The objective of the work was to investigate hydrophobic properties of soil formations with various amounts of organic matter and occurring in young glacial landscape. The research was carried out in mineral, mineral-organic and organic (slightly and strongly silted mucks, sedge peat, alder wood peat, reed peat) soil formations. Water repellency is very important in soil protection. It favors the formation of stable aggregates and prevents from soil erosion. The study was carried out applying two methods . water drop penetration time test (WDPT) and alcohol percentage test (AP). Among 51 analyzed soil samples in WDPT test, 64.7% of mineral and mineral-organic soil formations were hydrophilic. Among organic soil formations 37.6% was slightly and strongly hydrophobic and they represented strongly silted mucks. Unsilted and slightly silted mucks, weakly and strongly decomposed peats, were very strongly (18.8%) and extremely (43.6%) hydrophobic. AP test showed that strongly silted mucks were moderately and very strongly hydrophobic. Slightly silted mucks, and peats were very strongly and extremely hydrophobic. It can be stated that water repellency decreases simultaneously with the degree of siltation of organic soil formations.

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Effect of microbial UGmax enricher on soil physical and water retention properties

Abstract

The paper presents the impact of UGmax enricher on soil physical and water retention properties. The experiment was established in 2005 in a 2 ha field 9 km from Lidzbark Warmiński in the village of Budniki. The studied soils were classified as Cambisols and Luvisols (IUSS Working Group WRB 2015), and they were formed from glaciolimnic deposits. Soil bulk density, soil particle density, texture, total porosity and water retention properties using low and high-pressure chambers were determined. The use of UGmax enricher on loamy soils used as arable lands in temperate climate of north-eastern Poland caused significant decrease of soil bulk density, increase of available water capacity and readily available water capacity. Statistically significant differences between examined soil properties were observed in most studied years.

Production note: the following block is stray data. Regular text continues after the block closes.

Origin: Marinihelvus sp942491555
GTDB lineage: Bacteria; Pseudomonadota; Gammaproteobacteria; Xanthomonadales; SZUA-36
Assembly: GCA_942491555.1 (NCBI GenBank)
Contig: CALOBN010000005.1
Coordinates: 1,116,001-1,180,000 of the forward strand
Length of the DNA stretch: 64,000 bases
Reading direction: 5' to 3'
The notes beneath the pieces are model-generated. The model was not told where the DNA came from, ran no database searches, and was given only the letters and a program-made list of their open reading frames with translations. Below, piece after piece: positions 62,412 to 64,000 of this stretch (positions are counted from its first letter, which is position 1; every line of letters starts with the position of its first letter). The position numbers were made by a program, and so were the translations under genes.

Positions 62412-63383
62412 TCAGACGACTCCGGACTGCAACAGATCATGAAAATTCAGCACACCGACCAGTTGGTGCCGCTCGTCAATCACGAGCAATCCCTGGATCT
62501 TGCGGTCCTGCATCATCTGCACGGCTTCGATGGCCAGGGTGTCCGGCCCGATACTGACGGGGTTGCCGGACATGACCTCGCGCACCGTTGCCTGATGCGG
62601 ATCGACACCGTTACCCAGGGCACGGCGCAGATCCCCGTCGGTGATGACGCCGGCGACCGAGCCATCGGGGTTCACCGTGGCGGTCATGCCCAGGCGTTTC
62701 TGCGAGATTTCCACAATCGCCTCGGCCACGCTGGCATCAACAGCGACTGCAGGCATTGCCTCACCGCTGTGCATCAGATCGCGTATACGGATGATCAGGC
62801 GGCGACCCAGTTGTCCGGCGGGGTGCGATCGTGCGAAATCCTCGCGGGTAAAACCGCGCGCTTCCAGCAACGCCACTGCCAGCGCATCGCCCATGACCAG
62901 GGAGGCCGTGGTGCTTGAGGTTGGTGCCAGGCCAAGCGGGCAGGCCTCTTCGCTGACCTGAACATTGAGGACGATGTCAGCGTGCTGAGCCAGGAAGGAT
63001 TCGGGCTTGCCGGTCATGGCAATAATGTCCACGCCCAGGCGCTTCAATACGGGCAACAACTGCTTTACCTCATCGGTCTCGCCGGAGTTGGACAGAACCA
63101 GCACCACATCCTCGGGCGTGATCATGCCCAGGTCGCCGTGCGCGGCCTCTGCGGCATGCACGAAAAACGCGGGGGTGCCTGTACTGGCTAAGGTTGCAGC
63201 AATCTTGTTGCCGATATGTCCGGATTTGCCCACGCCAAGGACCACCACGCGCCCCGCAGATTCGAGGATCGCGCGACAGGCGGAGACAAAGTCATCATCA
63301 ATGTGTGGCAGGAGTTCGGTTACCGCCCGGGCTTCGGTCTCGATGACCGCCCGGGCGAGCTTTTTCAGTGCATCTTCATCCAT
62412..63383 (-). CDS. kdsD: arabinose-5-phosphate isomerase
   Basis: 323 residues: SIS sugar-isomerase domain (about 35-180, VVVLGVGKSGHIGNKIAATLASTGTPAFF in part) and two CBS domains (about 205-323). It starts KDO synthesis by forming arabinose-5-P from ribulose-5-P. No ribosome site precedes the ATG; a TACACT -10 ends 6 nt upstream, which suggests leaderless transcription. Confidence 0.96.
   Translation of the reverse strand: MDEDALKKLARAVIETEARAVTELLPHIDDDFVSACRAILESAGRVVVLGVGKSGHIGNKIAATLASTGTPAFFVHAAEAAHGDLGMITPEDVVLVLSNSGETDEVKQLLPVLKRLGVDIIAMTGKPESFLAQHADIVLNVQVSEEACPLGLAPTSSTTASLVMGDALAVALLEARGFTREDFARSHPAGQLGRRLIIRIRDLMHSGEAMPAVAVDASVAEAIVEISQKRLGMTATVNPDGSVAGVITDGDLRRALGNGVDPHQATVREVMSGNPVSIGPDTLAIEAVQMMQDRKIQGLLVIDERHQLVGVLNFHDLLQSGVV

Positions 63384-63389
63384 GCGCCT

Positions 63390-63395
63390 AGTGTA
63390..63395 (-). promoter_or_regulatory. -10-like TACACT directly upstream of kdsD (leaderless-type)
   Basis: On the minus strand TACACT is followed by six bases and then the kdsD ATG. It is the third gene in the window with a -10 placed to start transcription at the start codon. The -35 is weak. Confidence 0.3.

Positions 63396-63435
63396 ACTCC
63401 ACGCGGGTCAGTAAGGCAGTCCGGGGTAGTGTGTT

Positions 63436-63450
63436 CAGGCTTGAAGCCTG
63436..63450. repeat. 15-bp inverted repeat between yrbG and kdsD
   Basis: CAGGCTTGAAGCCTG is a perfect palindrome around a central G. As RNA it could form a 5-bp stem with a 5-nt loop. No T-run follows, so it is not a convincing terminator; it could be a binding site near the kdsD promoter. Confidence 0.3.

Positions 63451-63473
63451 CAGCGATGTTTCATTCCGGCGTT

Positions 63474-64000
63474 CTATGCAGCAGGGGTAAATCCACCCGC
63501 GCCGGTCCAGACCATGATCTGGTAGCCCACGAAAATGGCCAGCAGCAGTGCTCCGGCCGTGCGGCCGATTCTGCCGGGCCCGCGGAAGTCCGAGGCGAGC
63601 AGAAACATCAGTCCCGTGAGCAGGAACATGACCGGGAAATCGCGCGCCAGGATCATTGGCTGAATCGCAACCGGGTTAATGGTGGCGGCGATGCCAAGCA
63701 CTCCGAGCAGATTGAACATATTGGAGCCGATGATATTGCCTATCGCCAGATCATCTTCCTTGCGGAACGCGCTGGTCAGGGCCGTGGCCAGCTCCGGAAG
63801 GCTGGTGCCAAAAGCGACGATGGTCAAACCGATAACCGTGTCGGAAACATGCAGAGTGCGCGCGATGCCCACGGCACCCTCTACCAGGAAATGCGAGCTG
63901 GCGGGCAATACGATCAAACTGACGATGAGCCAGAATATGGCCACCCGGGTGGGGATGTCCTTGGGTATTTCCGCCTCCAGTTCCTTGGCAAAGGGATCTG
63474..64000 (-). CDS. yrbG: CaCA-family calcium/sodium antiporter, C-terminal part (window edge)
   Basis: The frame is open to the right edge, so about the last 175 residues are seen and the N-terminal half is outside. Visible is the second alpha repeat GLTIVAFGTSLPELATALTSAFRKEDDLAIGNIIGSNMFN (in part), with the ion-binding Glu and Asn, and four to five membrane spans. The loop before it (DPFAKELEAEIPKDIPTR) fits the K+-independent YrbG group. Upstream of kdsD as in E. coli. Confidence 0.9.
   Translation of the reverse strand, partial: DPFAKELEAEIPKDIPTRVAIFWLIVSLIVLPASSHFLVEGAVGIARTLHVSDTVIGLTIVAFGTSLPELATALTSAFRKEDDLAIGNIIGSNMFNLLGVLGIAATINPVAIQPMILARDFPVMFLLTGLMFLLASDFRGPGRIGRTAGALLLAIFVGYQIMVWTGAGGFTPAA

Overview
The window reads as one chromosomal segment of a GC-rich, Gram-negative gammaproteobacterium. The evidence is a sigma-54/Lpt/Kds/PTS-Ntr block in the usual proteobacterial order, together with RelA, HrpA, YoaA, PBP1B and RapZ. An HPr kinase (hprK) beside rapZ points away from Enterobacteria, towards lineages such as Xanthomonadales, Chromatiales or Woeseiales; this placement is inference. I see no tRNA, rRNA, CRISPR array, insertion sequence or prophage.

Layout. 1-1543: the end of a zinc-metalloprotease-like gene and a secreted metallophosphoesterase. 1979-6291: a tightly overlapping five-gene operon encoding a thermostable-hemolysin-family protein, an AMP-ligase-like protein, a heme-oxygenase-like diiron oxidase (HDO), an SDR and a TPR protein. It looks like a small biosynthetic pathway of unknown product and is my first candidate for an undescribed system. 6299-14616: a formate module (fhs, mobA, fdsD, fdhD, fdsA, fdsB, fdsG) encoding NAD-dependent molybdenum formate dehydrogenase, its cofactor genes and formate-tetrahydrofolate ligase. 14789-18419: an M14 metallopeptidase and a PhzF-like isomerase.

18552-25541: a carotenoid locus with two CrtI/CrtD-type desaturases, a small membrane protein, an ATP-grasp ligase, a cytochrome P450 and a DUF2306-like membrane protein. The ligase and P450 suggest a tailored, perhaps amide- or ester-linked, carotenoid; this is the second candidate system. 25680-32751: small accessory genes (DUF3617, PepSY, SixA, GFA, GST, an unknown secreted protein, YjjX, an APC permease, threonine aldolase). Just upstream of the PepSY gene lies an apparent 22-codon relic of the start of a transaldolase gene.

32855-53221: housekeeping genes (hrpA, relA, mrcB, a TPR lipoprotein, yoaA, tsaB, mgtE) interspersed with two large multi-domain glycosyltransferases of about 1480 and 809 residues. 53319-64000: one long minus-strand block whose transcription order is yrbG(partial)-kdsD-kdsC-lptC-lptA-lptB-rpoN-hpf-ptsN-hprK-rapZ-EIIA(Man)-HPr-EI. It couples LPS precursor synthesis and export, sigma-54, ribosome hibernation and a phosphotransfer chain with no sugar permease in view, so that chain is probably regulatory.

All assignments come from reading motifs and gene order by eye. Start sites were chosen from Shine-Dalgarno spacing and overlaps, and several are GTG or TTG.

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Polish Soil Classification, 6th edition – principles, classification scheme and correlations

Abstract

The sixth edition of the Polish Soil Classification (SGP6) aims to maintain soil classification in Poland as a modern scientific system that reflects current scientific knowledge, understanding of soil functions and the practical requirements of society. SGP6 continues the tradition of previous editions elaborated upon by the Soil Science Society of Poland in consistent application of quantitatively characterized diagnostic horizons, properties and materials; however, clearly referring to soil genesis. The present need to involve and name the soils created or naturally developed under increasing human impact has led to modernization of the soil definition. Thus, in SGP6, soil is defined as the surface part of the lithosphere or the accumulation of mineral and organic materials permanently connected to the lithosphere (through buildings or permanent constructions), coming from weathering or accumulation processes, originated naturally or anthropogenically, subject to transformation under the influence of soil-forming factors, and able to supply living organisms with water and nutrients. SGP6 distinguishes three hierarchical categories: soil order (nine in total), soil type (basic classification unit; 30 in total) and soil subtype (183 units derived from 62 unique definitions; listed hierarchically, separately in each soil type), supplemented by three non-hierarchical categories: soil variety (additional pedogenic or lithogenic features), soil genus (lithology/parent material) and soil species (soil texture). Non-hierarchical units have universal definitions that allow their application in various orders/types, if all defined requirements are met. The paper explains the principles, classification scheme and rules of SGP6, including the key to soil orders and types, explaining the relationships between diagnostic horizons, materials and properties distinguished in SGP6 and in the recent edition of WRB system as well as discussing the correlation of classification units between SGP6, WRB and Soil Taxonomy.